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Time to stop normalising menstrual pain - Daily News Egypt

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Time to stop normalising menstrual pain

Period not stigma

The social scene in Egypt witnessed several changes recently, and the ceiling of demands rose intensively to discuss controversial topics and subjects which society previously used to consider as taboo.

A few days ago, social media platforms shared news from a European news agency that Italy was considering giving women an official menstrual leave, and that the lower house of Italy’s parliament has started discussing a draft law that, if approved, will mandate companies to grant three days of paid leave each month to female employees who are experiencing painful period. This news piece took social media platforms by storm and the story went viral.

Although the news was over a year old, however, Egyptian females revived this piece of news, and requested from the Egyptian government and parliament to consider this demand.

Thus, Daily News Egypt investigated the possibility of applying this law, not from a political side but rather from a social one, and discussed with women if they will use or demand this paid leave during their periods or not, as well as interviewed female obstetricians to learn to what extent the monthly period can affect female work productivity.

For her part, obstetrician Hamdia Ahmed, informed DNE that many women suffer during their monthly periods from premenstrual syndrome known as PMS, which are a group of symptoms linked to the menstrual cycle.

She elaborated that some females always believe that the meaning of PMS are only mood swings, however scientifically it includes many symptoms but the most common symptom is the mood swing.

Ahmed explained that among the symptoms of the PMS are breast swelling and tenderness, fatigue, some digestive discomfort, a change in eating habits, as well as cramps.

Some females also suffer from headaches, meanwhile most women suffer from abdominal and pelvic cramps, in addition to lower back pain.

She noted that all these symptoms affect women’s brains, making them unable to properly work.

“Scientific research has shown that menstrual pain may be equal to a heart attack, thus it is time to stop normalising menstrual pain. We should always be more compassionate when women complain or share the severity of their menstrual pain,” she asserted.

Disagreeing with the doctor, Hala Ali, who works as a journalist in a social media company,  stated that periods are a taboo subject, and discussing cramps with a man can be embarrassing for some.

She continued that this excuse can lead to getting sexually harassed from your director, as you are the one who began discussing with him “sexual problems.”

Ali thinks that it is better to develop an overall leave policy for men and women to take time off for a host of reasons including, chronic medical conditions.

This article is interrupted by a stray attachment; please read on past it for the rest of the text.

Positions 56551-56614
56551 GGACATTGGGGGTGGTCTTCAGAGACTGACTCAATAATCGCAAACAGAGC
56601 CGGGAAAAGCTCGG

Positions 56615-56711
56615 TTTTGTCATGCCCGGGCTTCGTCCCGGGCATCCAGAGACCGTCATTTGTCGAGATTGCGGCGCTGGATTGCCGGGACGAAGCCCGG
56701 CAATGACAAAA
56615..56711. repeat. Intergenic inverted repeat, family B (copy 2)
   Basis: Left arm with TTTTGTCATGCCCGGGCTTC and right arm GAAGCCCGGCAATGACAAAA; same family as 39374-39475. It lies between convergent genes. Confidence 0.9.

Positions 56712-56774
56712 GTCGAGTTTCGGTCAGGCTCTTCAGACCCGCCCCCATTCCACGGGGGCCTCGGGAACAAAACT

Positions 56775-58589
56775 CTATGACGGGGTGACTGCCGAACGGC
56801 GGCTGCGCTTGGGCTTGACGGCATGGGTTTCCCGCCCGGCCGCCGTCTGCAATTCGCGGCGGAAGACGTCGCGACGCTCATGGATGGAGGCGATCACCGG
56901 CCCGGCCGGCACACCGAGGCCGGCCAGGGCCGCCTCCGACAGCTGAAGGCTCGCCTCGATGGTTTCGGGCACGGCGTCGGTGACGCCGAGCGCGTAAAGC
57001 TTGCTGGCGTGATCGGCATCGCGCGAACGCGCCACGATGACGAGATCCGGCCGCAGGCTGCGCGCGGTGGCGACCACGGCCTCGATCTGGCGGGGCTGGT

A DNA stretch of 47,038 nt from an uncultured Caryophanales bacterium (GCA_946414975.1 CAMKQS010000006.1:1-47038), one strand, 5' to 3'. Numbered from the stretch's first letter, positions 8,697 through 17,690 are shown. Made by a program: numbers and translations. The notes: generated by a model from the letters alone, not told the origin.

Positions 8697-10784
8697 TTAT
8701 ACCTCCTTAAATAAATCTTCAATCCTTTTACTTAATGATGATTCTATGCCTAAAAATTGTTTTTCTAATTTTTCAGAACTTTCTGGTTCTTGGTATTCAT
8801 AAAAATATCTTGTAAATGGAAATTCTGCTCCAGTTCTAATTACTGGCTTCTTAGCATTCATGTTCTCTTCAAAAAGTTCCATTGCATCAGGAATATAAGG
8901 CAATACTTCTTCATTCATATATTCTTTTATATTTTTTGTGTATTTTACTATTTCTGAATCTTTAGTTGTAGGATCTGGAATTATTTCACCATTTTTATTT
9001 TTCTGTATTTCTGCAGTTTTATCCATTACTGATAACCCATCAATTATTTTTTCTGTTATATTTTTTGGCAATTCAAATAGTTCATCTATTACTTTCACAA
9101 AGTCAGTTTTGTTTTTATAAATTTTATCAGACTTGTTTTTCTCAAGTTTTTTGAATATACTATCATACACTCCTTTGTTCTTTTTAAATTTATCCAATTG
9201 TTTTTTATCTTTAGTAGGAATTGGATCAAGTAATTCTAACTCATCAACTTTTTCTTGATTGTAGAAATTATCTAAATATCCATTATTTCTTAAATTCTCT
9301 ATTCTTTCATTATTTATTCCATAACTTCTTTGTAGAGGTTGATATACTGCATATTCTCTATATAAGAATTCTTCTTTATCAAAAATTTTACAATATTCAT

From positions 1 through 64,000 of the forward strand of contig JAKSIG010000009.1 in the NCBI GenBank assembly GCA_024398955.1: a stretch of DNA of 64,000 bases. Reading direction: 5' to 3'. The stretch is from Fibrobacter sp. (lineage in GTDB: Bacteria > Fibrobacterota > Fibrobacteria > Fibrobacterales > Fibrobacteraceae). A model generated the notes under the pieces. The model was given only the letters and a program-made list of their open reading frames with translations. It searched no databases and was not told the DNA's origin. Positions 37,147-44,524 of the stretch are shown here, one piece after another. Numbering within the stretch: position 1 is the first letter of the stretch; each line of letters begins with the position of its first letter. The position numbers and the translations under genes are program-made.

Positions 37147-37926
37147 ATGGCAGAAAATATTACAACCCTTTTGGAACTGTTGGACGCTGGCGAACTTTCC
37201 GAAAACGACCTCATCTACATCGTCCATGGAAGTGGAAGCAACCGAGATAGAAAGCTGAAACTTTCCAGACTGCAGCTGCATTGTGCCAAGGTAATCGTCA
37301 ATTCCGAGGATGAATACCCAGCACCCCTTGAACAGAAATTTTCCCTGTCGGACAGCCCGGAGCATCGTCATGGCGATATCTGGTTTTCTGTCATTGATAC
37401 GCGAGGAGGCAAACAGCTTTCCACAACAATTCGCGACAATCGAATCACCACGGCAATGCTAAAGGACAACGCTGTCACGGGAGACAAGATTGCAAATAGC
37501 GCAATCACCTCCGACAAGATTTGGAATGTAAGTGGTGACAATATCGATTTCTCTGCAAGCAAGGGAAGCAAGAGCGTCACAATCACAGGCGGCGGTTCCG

Agreeing with the doctor, Nour Saad, who works in a bank, said that every month she suffers tremendously during her period to the extent that she needs take an injection as soon as she gets her period.

“Every month I suffer a lot at work, and excuse myself from my male director to leave, while he always asks me “Why? How do you feel?” she said.

“Then after he refuses my excuse that I am tired, it leads to me making some mistakes in my work,” she continued sadly.

“I think that I am not a unique case and that many women suffer like me during their monthly periods or maybe they suffer even more, thus the government must consider our demand, especially that the government now has 12 women lead-ministries,” she asserted.

As for Karima Selim, a writer and a woman’s advocate, she stated that this demand is a legitimate right for women, and that it is implemented in many countries including Zambia, Indonesia, South Korea, Taiwan, Japan, and the Philippines.

She continued that the females who think or perceive the topic of menstruation as a taboo subject are victims of erroneous social norms, elaborating that their families raised them with the concept that a period is a social stigma.

“Instead we need to raise our children on the concept that we are biologically different, and we need to acknowledge that, rather than giving them pads without talking with them or even telling them how to adjust to the new changes that happening to them at that age,” she continued.

Notably, this outlandish debate is taking place not only in Egypt but across the whole world, for example Japan has offered a menstrual leave policies since 1947, when a law was passed allowing any woman with a painful period or whose job might exacerbate her period pain to take time off. However in 1986,  a policy study revealed that the number of women using it declined from 20% in 1960, to 13% in 1981, largely because of the societal pressures that women faced after its application.

“Woman should overthrow all societal pressures, they also must not to give up their demand to take days off during their periods,” she remarked. 

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